Xianyi Cheng, Carnegie Mellon University: “Bringing Human-level Dexterity into Robotic Manipulation”
Position: PhD student
Current Institution: Carnegie Mellon University
Abstract: Bringing Human-level Dexterity into Robotic Manipulation
Human beings are highly creative in manipulating objects: grasping pushing pivoting manipulating with limbs using the environment as extra support and so on. In contrast robots lack such intelligence and capabilities for dexterous manipulation. My ultimate research goal is to bring human-level dexterity into robotic manipulation. Currently my work focuses on dexterous manipulation motion generation the first step towards general manipulation intelligence. In our recent works we considered the dexterity from planning through both the robot hand contacts and environment contacts. The contact-rich nature makes this problem challenging and unsolved. To address it we first studied the mechanics of contacts. We proved that the complexity of enumerating contact modes for one object is polynomial instead of exponential to the number of contacts. This exciting observation inspired us to use instantly enumerated contact modes as guidance to an RRT-based planner. Contact modes guide the motion generation like automatically generated motion primitives capturing all possible transitions of contacts in the system. As a result our planner can generate dexterous motions only given the start and goal of object poses. We also observed that some generated strategies resemble human manipulation behaviors such as the “simultaneous levering out and grasp formation” in human grasping. To the best of our knowledge our planner is the first method capable of solving diverse dexterous manipulation tasks without any pre-designed skill or pre-specified contact modes. For future work I continue to improve this framework by adding hierarchical structures and enabling robust dynamic behaviors.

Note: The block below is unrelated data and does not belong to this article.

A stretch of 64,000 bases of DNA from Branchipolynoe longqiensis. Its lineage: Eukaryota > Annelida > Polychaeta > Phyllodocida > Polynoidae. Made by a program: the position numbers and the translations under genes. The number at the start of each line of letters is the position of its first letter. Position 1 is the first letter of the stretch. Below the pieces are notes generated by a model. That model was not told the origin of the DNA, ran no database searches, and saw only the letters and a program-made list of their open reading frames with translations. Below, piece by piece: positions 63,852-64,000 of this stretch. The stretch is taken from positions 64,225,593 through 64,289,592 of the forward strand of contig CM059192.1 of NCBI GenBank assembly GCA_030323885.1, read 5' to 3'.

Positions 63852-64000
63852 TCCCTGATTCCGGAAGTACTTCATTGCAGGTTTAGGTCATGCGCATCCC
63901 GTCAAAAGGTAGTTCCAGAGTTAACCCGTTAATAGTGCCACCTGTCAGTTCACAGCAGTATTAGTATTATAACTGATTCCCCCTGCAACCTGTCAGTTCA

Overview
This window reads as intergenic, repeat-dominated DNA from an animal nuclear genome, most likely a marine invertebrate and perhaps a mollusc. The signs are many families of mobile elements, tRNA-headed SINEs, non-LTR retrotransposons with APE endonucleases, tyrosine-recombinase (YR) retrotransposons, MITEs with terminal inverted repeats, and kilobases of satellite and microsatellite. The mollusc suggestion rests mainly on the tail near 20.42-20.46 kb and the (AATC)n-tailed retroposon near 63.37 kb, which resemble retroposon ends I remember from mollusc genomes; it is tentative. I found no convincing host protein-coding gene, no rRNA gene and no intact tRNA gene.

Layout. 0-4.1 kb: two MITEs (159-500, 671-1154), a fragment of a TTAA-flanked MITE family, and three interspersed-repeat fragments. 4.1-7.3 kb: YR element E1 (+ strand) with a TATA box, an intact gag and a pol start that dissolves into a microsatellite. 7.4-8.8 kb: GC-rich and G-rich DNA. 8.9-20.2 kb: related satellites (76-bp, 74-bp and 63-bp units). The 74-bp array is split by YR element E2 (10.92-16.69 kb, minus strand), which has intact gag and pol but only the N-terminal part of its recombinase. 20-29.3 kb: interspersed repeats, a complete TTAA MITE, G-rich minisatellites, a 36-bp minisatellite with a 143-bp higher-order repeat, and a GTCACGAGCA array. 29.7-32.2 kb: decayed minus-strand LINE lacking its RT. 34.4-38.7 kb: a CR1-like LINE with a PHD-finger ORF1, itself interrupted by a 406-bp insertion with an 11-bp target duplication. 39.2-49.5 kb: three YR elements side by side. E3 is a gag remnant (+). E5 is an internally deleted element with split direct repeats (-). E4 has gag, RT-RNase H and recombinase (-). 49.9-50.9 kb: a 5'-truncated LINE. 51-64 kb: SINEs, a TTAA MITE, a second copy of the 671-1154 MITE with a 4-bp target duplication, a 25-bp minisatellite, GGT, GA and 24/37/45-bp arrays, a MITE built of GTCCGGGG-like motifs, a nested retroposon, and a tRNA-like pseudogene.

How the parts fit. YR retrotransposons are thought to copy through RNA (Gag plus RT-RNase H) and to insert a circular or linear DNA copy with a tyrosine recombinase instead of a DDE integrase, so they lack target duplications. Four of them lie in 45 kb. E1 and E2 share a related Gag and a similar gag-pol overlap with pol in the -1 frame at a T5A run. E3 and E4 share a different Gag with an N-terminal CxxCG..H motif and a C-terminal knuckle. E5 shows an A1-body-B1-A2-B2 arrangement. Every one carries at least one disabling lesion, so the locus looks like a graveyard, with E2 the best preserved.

Xianyi Cheng is a Ph.D. student in the Department of Mechanical Engineering specializing in robotics at Carnegie Mellon University under the supervision of Professor Matthew T. Mason. She received a master’s degree in robotics from Carnegie Mellon University and a bachelor’s degree in astronautical engineering from Harbin Institute of Technology. Her primary research interests include mechanics planning and optimization in robotic manipulation. Specifically her current work focuses on generating versatile and robust dexterous manipulation skills. She is a recipient of a Foxconn Graduate Fellowship.